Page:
I just finished building a small 12'x16' wood shop in my backyard and one of the first things on my list to getting the shop into working order was to build an outfeed table for my table saw. Since my new wood shop is so small, virtually everything I put in it needs to have multiple uses, and I designed this outfeed table with that in mind. I designed it to stand 35.5" tall so that it sits 1/2" lower than my table saw. The table top is large, durable, and sturdy which makes it perfect as an assembly table. The bottom shelf is also large and sturdy which provides a total of 16 SqFt of storage space.
Materials and Tools used:
1 - Sheet of 3/4" Plywood
1/2 - Sheet Hardboard
9 - 2x4s
4 - 2x3s
Set of 4 Locking Casters - http://amzn.to/2ja7BuA
Circular Saw - http://amzn.to/2ja7BuA
Miter Saw - http://amzn.to/2ja7BuA
Tape Measure - http://amzn.to/2ja7BuA
Speed Square - http://amzn.to/2ja7BuA
Combination Square - http://amzn.to/2ja7BuA
Cordless Drill - http://amzn.to/2ja7BuA
Cordless Impact Driver - http://amzn.to/2ja7BuA
Countersink Drill Bits - http://amzn.to/2ja7BuA
Clamps - http://amzn.to/2ja7BuA
RZ Dust Mask - http://amzn.to/2ja7BuA
CAMERA EQUIPMENT USED:
Nikon D5500 - http://amzn.to/2cV1qv8
Action Cam - http://amzn.to/2cV1qv8
Microphone - http://amzn.to/2cV1qv8
Shop Tripod - http://amzn.to/2cV1qv8
GorillaPod - http://amzn.to/2cV1qv8
Lighting - http://amzn.to/2cV1qv8
Step 1: Building the Legs
The legs for this outfeed table are made from 2x4s glued and screwed in an L configuration. Legs constructed in this fashion are very strong and sturdy. I chose to go with 2x4s in an L configuration instead of 4x4s to conserve valuable space on the bottom shelf.
To make the legs you will need to cut 8 pieces of 2x4 stock to 29 1/8".
I pre-drilled 4 of the pieces before gluing and screwing the legs together.
Apply wood glue to one of the pieces and place it against another piece so that the 2 pieces form an L shape.
Use 3 1/2" screws to attach the 2 pieces together.
Repeat these steps until you finish all 4 legs.
Step 2: Assembling the Frames
Next step is to assemble the frames for the top and bottom shelves.
Each frame measures 48" x 48"
You will need to cut:
4 pieces of 2x4 stock at 48"
6 pieces of 2x4 stock at 45"
Use glue and screws to assemble the 2 frames as shown in the picture. The 45" pieces will be attached inside the 48" pieces if that makes sense. It must be assembled this way to ensure the frame is a perfect 48" x 48" square.
Step 3: Attaching the Bottom Shelf and Casters
Rather than mounting the bottom shelf up a few inches like most other outfeed tables I've seen, I wanted to conserve as much storage space as possible, so I mounted the bottom shelf flush with the bottom of the legs.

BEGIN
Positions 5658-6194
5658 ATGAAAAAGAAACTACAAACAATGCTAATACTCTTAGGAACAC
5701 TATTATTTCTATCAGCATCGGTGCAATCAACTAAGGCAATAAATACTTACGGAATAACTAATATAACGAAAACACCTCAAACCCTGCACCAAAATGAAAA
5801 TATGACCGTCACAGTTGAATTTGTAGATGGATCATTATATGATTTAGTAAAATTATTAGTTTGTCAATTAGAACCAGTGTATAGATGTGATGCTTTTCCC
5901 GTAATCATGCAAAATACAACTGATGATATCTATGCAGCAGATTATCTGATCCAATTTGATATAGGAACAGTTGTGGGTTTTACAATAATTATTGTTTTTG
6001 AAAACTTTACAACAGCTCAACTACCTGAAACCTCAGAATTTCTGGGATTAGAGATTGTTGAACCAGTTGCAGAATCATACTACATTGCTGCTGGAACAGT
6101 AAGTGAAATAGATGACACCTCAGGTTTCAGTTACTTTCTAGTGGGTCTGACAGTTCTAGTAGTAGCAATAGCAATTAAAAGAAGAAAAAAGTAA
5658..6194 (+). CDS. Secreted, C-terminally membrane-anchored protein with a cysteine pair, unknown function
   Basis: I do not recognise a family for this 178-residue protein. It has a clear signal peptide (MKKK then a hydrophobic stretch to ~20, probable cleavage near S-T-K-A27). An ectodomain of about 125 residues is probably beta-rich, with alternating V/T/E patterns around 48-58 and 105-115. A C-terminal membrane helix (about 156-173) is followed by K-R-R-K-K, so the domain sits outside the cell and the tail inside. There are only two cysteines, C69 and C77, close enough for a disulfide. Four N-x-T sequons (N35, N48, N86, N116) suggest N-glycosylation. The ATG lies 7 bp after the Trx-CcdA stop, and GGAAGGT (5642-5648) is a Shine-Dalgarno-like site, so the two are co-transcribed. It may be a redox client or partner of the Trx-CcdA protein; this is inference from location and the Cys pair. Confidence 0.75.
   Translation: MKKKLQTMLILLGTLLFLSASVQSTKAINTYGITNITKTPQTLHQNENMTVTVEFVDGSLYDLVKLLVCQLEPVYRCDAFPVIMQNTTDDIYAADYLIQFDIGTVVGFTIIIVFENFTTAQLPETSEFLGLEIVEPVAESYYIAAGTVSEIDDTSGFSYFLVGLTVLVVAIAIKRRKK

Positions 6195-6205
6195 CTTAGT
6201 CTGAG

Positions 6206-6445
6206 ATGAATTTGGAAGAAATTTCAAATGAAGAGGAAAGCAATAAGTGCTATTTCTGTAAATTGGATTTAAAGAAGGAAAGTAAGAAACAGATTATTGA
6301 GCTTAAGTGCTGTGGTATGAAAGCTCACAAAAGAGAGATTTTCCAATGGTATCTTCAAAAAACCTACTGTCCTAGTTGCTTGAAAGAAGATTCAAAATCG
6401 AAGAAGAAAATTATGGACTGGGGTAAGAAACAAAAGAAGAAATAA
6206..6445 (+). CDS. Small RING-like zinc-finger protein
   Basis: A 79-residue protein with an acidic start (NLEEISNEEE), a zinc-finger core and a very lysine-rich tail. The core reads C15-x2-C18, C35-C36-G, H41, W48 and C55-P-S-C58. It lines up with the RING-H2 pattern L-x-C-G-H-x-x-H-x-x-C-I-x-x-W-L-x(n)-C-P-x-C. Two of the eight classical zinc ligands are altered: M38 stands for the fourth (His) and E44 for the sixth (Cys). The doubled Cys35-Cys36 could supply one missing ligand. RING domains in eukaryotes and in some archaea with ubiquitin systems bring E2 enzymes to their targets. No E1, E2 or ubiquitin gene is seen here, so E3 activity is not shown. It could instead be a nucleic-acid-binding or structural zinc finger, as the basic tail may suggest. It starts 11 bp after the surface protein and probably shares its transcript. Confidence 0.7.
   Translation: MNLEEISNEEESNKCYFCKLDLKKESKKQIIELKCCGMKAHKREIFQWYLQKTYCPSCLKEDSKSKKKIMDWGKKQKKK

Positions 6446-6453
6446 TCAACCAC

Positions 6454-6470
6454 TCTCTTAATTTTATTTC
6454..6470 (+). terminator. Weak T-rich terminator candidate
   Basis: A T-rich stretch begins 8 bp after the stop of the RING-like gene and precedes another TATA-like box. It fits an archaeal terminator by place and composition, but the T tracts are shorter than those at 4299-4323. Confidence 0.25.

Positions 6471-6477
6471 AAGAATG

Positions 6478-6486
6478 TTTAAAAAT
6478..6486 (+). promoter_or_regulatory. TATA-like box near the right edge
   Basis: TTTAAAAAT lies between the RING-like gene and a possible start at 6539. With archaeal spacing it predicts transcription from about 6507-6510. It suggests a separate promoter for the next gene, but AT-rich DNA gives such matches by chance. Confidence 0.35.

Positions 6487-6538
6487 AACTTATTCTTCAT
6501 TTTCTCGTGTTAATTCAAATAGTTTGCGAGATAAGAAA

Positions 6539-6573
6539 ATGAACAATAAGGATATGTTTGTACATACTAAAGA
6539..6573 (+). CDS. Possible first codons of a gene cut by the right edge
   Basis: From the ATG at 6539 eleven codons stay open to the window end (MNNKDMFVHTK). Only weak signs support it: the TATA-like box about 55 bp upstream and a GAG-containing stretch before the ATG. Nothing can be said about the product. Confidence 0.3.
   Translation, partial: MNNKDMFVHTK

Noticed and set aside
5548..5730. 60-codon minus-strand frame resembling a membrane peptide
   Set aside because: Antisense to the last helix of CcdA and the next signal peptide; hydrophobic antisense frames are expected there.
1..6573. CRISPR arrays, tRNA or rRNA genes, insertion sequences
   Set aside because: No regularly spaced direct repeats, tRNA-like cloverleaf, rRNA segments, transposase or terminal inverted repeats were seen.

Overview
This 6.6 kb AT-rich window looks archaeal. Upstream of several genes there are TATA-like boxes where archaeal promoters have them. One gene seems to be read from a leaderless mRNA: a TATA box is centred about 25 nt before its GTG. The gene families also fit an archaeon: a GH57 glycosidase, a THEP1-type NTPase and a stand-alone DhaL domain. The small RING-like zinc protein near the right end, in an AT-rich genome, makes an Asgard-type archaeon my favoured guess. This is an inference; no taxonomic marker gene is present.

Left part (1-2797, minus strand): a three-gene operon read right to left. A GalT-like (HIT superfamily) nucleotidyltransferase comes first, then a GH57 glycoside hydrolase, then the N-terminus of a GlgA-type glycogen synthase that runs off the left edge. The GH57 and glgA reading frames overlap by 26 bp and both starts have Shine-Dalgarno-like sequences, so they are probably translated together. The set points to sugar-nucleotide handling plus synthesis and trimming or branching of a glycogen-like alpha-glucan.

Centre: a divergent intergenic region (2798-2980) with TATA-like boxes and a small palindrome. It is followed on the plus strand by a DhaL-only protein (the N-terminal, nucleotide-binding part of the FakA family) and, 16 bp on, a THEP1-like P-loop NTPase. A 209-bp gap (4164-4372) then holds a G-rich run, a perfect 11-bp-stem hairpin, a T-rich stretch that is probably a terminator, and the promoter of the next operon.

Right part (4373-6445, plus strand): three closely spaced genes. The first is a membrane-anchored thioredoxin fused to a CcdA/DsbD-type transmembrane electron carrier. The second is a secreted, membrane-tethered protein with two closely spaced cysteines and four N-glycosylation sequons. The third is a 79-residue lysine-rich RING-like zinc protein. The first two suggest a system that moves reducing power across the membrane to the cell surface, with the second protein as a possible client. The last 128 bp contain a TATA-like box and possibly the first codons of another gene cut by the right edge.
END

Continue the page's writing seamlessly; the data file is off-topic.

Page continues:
Use glue and screws to attach the bottom shelf to the legs.
Align one leg in each corner of the shelf so that they are both flush with each other.
Once you have all 4 legs attached, flip over the whole assembly and attach the 4 casters to the bottom. There is nothing much to this step other than placing the casters on the frame and screwing them down.
Step 4: Attaching the Top Shelf
Attaching the top shelf is no different than the bottom shelf, using wood glue and screws.
The only difference with the top shelf is that it isn't attached flush with the legs.
When attaching the top shelf, make sure to attach it so that the top of the legs are 1 5/8" below the top of the shelf.
This allows enough room to trim the entire top portion of the outfeed table with the 2x3 stock once you attach the plywood and hardboard.
Step 5: Attaching the Plywood
I designed this outfeed table to require only 1 sheet of plywood. One of the things I hate the most is having to buy 2 sheets of plywood just because you need a tad bit more than a full sheet.
I kept it easy and simple with this one.
All you have to do is cut the sheet of plywood exactly in half and you have your material for both shelves.
Place the plywood on top of the frames and attach them using screws (I used 2 1/2" screws).
Step 6: Adding the Hardboard Top
Only a few more steps to go.
I wanted to cover the top of the outfeed table with hardboard for a few reasons, first because it is smooth, and second because it is durable.
You can chose to cover both the top and the bottom with hardboard if you want, but since I am storing tools underneath, I chose not to.
Cut the hardboard sheet in half so that you get a 48" x 48" square.
Apply a generous amount of wood glue to the surface of the plywood and spread it out evenly with a scrap piece of wood or a spatula.
Place the hardboard on top of the plywood and glue and place as much heavy objects on top that you can find to weigh it down until the glue dries.
Step 7: Finishing Up With Some Trim
This baby is almost done!
All that is left is to add the trim to the top and it is ready to use and abuse.
You will need to cut the following pieces out of 2x3 stock.
2 - 51"
2 - 48"
Make sure that the top of the trim is flush with the top of the table and attach the trim using screws(I used 2 1/2" screws).
The trim will protect the plywood and hardboard sides from damage and also increases the work surface from 48" x 48" to 51" x 51".
I hope you enjoyed this project.
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